HEIRLOOM -Bush type plant produces high yields of straight green-nearly-black zucchini. A thin glossy skin gives way to creamy tasty flesh. Harvest when fruit is 6-8". By mid-summer, most gardeners are blessed with the problem of too much summer squash! These bushy plants are found in every garden, often volunteering to guard the compost pile with large spreading leaves. Summer squash are the same species as many winter squash but they are eaten at the immature stage, when the skin is still very delicate & tender. A farming trick to keep up a regular harvest and reduce disease pressure is to plant successions 3-4 weeks apart in different locations and pull out older plants mercilessly after 4-5 weeks of harvest. Otherwise they can become hosts to mildew, squash bugs, and vine borers. Nutrients: vitamins A, B6, C, E, K, folate, riboflavin and manganese
Average Seed / oz
Seed / 100' Row
Average Yield / 100' Row
Days to Harvest
Ideal Soil Temp
After Last Frost
Direct Seed Spacing
Seeds Per Packet
Transplant or Direct Seed
Days to Sprout
Summer squash is a frost sensitive annual that prefers full sun and fertile soil that is consistently moist, but well-drained.
Direct-seed outdoors once the danger of frost has passed and soil temperatures have warmed to at least 65˚ F for 2 weeks. Plant seeds in hills (warm quickly and drain well) or rows. Space hills 3-4' apart and plant 4-5 seeds ½-1” deep. Seeds will sprout in 5-10 days. When seedlings are 3-4" tall, thin to 2-3 plants per hill. In rows, plant seeds ½" deep and 6" apart with rows 4-5' apart. Mulch around plants to conserve moisture and reduce weeds. To extend your harvest, succession plant every 4 weeks until frost. Seeds can also be started indoors 3-4 weeks before the last frost date and transplanted outdoors.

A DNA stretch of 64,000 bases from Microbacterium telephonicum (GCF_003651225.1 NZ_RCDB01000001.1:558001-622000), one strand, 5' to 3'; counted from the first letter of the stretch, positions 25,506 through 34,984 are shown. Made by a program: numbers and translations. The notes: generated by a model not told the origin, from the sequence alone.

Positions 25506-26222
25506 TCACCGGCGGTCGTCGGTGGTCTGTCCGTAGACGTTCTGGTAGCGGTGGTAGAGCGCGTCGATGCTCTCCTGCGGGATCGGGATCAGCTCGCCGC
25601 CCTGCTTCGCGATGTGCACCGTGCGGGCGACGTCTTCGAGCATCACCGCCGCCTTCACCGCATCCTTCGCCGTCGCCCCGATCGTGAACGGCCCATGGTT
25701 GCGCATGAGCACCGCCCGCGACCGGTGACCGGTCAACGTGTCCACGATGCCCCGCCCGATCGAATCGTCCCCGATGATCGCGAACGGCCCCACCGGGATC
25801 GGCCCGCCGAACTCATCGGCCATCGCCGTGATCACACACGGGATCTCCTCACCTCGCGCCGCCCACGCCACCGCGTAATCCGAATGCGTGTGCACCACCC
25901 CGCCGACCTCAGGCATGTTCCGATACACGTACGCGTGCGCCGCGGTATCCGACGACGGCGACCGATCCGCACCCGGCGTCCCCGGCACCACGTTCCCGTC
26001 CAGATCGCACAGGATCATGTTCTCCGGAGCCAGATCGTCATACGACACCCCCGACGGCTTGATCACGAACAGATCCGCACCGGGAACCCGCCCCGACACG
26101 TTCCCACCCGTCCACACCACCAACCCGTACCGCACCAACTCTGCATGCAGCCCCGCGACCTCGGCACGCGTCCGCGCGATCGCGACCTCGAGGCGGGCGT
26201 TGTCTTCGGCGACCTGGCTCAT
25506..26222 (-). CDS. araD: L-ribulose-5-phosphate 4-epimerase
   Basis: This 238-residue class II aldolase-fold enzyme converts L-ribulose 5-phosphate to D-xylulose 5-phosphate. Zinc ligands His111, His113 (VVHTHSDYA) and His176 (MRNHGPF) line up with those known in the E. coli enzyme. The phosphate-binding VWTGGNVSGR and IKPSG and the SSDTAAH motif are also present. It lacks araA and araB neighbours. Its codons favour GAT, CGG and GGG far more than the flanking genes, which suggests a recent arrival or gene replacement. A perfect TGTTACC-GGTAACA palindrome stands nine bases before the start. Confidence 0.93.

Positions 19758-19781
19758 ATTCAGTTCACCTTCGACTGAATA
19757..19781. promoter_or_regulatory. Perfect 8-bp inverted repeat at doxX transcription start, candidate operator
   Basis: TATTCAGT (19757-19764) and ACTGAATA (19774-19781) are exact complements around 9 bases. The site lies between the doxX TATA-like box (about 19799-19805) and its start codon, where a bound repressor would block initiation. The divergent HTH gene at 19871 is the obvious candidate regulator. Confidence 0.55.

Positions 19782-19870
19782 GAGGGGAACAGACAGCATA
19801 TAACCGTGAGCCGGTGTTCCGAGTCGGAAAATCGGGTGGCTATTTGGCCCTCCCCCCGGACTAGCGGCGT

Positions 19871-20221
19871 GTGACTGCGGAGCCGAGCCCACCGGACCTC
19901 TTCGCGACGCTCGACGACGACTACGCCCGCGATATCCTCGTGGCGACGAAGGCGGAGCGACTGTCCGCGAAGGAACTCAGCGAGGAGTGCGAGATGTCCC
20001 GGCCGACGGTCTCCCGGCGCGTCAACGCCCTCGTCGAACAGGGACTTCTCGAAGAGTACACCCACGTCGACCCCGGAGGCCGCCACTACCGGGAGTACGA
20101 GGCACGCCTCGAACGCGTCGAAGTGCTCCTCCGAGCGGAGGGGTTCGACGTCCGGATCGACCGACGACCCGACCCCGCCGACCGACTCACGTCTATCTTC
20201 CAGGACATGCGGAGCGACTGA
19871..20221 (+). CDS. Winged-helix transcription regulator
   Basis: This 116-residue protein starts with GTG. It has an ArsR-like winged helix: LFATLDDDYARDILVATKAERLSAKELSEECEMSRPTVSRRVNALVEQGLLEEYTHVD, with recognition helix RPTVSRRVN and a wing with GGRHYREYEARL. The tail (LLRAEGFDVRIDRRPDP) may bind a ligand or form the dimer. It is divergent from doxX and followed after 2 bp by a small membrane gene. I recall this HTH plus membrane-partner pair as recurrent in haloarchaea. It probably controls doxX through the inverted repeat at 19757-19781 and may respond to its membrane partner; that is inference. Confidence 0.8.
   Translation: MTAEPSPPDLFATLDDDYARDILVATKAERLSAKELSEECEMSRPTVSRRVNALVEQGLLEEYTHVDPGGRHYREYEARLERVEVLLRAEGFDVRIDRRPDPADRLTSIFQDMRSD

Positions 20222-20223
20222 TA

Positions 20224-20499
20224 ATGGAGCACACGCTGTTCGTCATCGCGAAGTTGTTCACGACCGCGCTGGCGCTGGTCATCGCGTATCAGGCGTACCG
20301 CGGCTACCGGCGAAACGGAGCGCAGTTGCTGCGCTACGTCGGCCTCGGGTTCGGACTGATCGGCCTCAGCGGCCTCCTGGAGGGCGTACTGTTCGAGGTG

Summer squash should be harvested frequently to encourage plants to continue producing. For the best taste and texture, harvest squash before they are too large; 6-10" for yellow and zucchini squash; 8-18" for trombocino squash.
Squashes are an insect pollinated monoecious (male and female flowers on the same plant) annual that are very high producers of nectar, making them very attractive to pollinators, especially honeybees. There are four species of squash commonly grown in North America: C. maxima, C. argyrosperma, C. Moschata, and C. pepo. Because the four species do not cross with each other, this allows you to grow four different species in the same garden. Squash must be fully mature before harvested for seed production. This means that summer squashes must be left on the vine until the outer shell hardens. Allow to cure for an additional 3-4 weeks after harvest to encourage further seed ripening. Cut open fruits and scrape out seeds and pulp into a jar or bucket, filling with an equal amount of water. Ferment seeds for 2 to 4 days, pour off the floaters and wash the rest of the seeds clean from the wet chaff. Spread on a screen or several sheets of newspaper to dry thoroughly before storage. This could take several weeks.